With honesty, empathy, and a dazzling knowledge of how money works, Suze Orman invites us into a realm where our lives and finances can prosper in harmony. Practical, spiritual, and above all financially sound, The Courage to Be Rich takes us through the financial milestones of our lives and shows us how to:
* Clear away financial clutter
* Break debilitating patterns
* Protect finances when entering marriage or romantic partnerships
* Start over after divorce or death of a spouse
* Differentiate between good and bad debt
* Invest for the future
* Give generously, live richly
* Learn and teach the value of money
"Orman prods the fearful, the angry and the impoverished to dig deep into the pockets of their souls for spiritual and financial riches. [A] holistic approach...Orman offers sound advice on money market funds, IRAs, estate planning and financing big-ticket items such as homes and autos, but her most compelling advice hits us in the emotional pocketbook." (USA Today)
Author Biography: Suze Orman is the author of the #1 New York Times bestsellers The 9 Steps to Financial Freedom and The Courage to Be Rich and the national bestseller You've Earned It, Don't Lose It. The personal finance editor for CNBC and a financial contributor to NBC's "Today," she is also a contributing editor to O: The Oprah Magazine. A sought-after speaker who has lectured widely throughout the United States and South Africa, Suze Orman has been featured in Newsweek, The New Yorker, The New Republic, USA Today, and other publications, and has appeared numerous times on "Larry King Live" and "The Oprah Winfrey Show."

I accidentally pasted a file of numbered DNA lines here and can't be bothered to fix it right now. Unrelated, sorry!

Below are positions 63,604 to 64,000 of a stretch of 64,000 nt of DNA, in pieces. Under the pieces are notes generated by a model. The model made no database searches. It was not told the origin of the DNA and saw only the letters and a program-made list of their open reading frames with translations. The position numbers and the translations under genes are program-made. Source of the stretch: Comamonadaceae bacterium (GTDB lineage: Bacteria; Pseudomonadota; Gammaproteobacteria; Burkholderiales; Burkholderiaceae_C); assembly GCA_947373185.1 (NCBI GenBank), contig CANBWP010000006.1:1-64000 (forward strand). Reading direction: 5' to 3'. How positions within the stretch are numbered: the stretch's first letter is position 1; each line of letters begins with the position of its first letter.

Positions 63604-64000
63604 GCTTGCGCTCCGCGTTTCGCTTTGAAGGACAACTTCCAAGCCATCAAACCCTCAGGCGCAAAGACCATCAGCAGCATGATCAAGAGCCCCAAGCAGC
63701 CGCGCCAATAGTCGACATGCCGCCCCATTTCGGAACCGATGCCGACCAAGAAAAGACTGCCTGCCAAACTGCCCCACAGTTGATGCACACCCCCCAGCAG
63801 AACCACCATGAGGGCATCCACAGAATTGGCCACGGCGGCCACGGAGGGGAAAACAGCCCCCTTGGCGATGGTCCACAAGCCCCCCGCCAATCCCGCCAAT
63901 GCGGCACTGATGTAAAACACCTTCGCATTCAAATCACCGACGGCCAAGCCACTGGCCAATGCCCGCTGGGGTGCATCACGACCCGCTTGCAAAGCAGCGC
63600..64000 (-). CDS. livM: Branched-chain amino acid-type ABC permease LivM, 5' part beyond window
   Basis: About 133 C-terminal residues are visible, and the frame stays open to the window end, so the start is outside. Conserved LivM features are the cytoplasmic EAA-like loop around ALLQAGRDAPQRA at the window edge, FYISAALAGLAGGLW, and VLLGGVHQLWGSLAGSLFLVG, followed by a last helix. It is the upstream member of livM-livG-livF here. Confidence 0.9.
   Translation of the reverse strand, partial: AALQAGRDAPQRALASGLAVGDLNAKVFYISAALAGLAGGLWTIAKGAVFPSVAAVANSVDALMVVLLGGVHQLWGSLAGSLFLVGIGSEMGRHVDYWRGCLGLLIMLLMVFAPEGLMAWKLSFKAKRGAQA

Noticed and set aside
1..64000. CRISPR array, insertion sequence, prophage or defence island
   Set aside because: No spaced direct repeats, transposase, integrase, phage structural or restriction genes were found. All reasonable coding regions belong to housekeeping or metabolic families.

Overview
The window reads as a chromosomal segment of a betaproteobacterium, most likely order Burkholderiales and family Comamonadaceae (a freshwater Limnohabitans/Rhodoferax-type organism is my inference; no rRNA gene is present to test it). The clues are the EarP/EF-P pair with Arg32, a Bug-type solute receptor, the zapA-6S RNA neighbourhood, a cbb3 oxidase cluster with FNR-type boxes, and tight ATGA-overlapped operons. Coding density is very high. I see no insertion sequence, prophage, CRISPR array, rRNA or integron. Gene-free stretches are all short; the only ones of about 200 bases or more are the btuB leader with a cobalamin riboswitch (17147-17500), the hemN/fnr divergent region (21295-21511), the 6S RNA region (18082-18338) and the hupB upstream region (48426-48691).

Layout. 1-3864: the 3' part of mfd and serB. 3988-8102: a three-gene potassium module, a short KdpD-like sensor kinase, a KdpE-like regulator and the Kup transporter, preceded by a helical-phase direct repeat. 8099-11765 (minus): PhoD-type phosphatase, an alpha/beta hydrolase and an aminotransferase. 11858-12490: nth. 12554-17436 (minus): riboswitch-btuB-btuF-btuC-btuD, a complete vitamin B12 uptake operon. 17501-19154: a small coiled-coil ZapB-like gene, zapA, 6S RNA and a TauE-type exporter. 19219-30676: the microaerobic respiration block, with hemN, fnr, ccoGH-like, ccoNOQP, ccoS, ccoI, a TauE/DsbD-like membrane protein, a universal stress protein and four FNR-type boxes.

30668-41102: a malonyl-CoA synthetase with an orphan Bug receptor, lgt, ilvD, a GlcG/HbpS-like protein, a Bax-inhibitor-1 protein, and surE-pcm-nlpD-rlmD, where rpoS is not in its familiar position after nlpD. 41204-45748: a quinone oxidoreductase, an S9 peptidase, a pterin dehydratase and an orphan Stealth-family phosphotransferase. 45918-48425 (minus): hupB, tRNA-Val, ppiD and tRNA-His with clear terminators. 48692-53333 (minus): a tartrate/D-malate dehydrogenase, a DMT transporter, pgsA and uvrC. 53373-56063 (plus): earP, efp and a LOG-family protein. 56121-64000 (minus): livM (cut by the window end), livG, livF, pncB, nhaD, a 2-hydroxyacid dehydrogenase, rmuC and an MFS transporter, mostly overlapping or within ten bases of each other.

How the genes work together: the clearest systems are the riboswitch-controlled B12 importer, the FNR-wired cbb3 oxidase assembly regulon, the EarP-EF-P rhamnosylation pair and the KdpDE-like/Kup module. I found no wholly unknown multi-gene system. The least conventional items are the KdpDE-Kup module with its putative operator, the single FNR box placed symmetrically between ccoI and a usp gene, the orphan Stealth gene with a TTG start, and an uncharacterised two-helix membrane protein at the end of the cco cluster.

|Publisher:||Random House Audio Publishing Group|
|Edition description:||Abridged, 4 cassettes, 6 hrs.|
|Product dimensions:||4.08(w) x 7.05(h) x 1.16(d)|
About the Author
Suze Orman is the author of four consecutive New York Times bestsellers, The 9 Steps to Financial Freedom; The Courage to Be Rich; The Road to Wealth; and The Laws of Money, The Lessons of Life; and the national bestsellers, You've Earned It, Don't Lose It and Suze Orman's Financial Guidebook. The host of her own national award-winning CNBC-TV show, which airs every Saturday night, she is a contributing editor to O: The Oprah Magazine and is the featured writer on Yahoo! Personal Finance with her bi-weekly Money Matters series. She has written, co-produced, and hosted four PBS specials based on her bestselling books, which are among the network's most successful fundraisers ever. The most recent, inspired by The Laws of Money, The Lessons of Life, earned her an Emmy award.